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Area forecast discussion
National Weather Service Bismarck ND
941 PM CST Tue Nov 12 2019


Issued at 939 PM CST Tue Nov 12 2019

The forecast for tonight remains on track. Cloud bases continue to
lower across western and central ND as the boundary layer
saturates. Have had a handful of reports of rain (where it is
above freezing) and snow (below freezing) the last couple of
hours, along with a few web cams showing precipitation. Will
maintain pops as is with this update.

issued at 552 PM CST Tue Nov 12 2019

The inherited forecast remains on track for this evening. I did
bump up pops a bit for a low quantitative precipitation forecast/high pop scenario this evening.
Overall forcing remains weak, though should see a widespread
dusting to half an inch of snow south of my northern two tier
counties, with some areas seeing an inch of snow through Wednesday
morning. Used a blend of the inherited forecast with latest
NAM/href guidance. Will keep the precip type as all snow with time
height cross sections and BUFKIT showing a well saturated layer
during peak forcing. Do see loss of ice on the backside, but this
is also when forcing is pretty much gone.


Short term...(this evening through wednesday)
issued at 140 PM CST Tue Nov 12 2019

Light snow is expected to develop across most of western and
central North Dakota tonight, before ending later tomorrow

Current surface weather analysis depicts a warm front across south
central North Dakota, with temperatures already in the lower 30s
across southwestern North Dakota. This warmer air will be short-
lived, as a cold front dives southward out of southern
Saskatchewan and Manitoba this evening and moves across North
Dakota tonight. The 12z Euro/GFS/NAM and the latest cam model
guidance depict an area of light snow behind the cold front,
affecting almost all of western and central North Dakota tonight
into early tomorrow morning. Overall synoptic scale and mesoscale
forcing looks rather weak, so significant accumulations are not
expected. In fact, the latest nbm/wpc quantitative precipitation forecast amounts are very low,
giving most areas only a dusting to one inch of snow. This seems
reasonable given the low snowfall rates that are expected, along
with the rather short duration of falling snow.

Tomorrow is shaping up to be a bit colder than today, with highs
mainly in the 20s. Southwest North Dakota will be the warmest,
with highs around 30 degrees. Although forecast NAM bufr soundings
depict a perfect setup for lake effect snow showers downwind of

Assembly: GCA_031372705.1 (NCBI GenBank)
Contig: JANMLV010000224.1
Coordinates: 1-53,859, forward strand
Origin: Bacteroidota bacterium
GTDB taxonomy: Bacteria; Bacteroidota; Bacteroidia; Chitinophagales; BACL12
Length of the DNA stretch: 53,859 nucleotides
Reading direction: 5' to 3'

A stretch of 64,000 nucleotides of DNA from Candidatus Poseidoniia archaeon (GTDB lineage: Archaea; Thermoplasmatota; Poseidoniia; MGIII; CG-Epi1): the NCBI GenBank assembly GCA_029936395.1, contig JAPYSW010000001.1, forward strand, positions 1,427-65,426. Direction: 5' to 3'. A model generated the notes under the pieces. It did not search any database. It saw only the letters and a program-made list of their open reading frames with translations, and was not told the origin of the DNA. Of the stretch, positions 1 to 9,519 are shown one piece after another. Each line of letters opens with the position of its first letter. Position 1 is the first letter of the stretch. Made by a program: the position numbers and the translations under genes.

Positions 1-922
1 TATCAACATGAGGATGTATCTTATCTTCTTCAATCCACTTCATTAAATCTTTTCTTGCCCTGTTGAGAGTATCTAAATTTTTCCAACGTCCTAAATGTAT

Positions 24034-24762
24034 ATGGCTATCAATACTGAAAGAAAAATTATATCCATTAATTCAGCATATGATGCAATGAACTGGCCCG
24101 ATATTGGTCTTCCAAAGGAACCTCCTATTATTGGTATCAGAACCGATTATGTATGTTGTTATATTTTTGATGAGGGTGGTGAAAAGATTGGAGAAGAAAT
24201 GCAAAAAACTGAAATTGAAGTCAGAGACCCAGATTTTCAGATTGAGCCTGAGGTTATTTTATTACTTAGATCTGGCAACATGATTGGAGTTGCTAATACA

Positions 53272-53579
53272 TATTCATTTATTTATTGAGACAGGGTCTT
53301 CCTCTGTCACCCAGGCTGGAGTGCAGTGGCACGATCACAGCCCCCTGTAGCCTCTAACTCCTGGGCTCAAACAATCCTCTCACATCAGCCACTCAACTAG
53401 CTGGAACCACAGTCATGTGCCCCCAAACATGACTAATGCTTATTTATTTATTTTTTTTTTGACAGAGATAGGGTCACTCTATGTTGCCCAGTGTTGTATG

Lake Sakakawea tomorrow, it appears the air moving over the lake
will not be cold enough to produce precipitation... as the lake
surface temperatures are most likely in the mid to upper 30s.
Nevertheless, a Few Lake effect clouds may be possible downwind of
Lake Sakakawea tomorrow.

Long term...(wednesday night through tuesday)
issued at 140 PM CST Tue Nov 12 2019

The long term forecast is highlighted by warmer temperatures and
an overall drier weather pattern. Chances for precipitation will
return this weekend.

The 12z GFS/Euro both depict a prolonged period of mainly
northwest flow aloft from Wednesday night through Friday morning,
downstream of a ridge located across western portions of the
Continental U.S.. zero quantitative precipitation forecast is being produced during this time period, as
there are no shortwave troughs or impulses embedded within the
northwest flow. At the surface, high pressure is dominant. Sinking
motion will lead to clearing skies on Wednesday, with some
sunshine expected on Thursday as well. In fact, the latest blend
of model guidance suggests highs in the upper 30s to lower 40s
across western and central North Dakota on Thursday, with mid 40s
possible across southwestern North Dakota on Friday.

Saturday through Monday will likely feature widespread highs in
the 40s along with partly to mostly cloudy skies. There will be
several chances for rain or snow during this time period as a few
shortwaves move across the area. Current quantitative precipitation forecast amounts are quite
low, with limited precipitation chances. There are currently no
significant storm systems in the foreseeable future!


Aviation...(for the 00z tafs through 00z Wednesday evening)

Issued at 552 PM CST Tue Nov 12 2019

VFR cigs will lower to MVFR this evening and tonight as cloud
cover thickens and lowers across western and central North Dakota
ahead and along an approaching cold front. An area of light snow
will accompany the front tonight, with all taf sites likely being
affected. An occasional MVFR/IFR vis possible, but overall the
snow is expected to be light. Accumulations swill also be light,
generally just a trace to less than one inch. VFR conditions
redevelop by Wednesday afternoon.


Bis watches/warnings/advisories...


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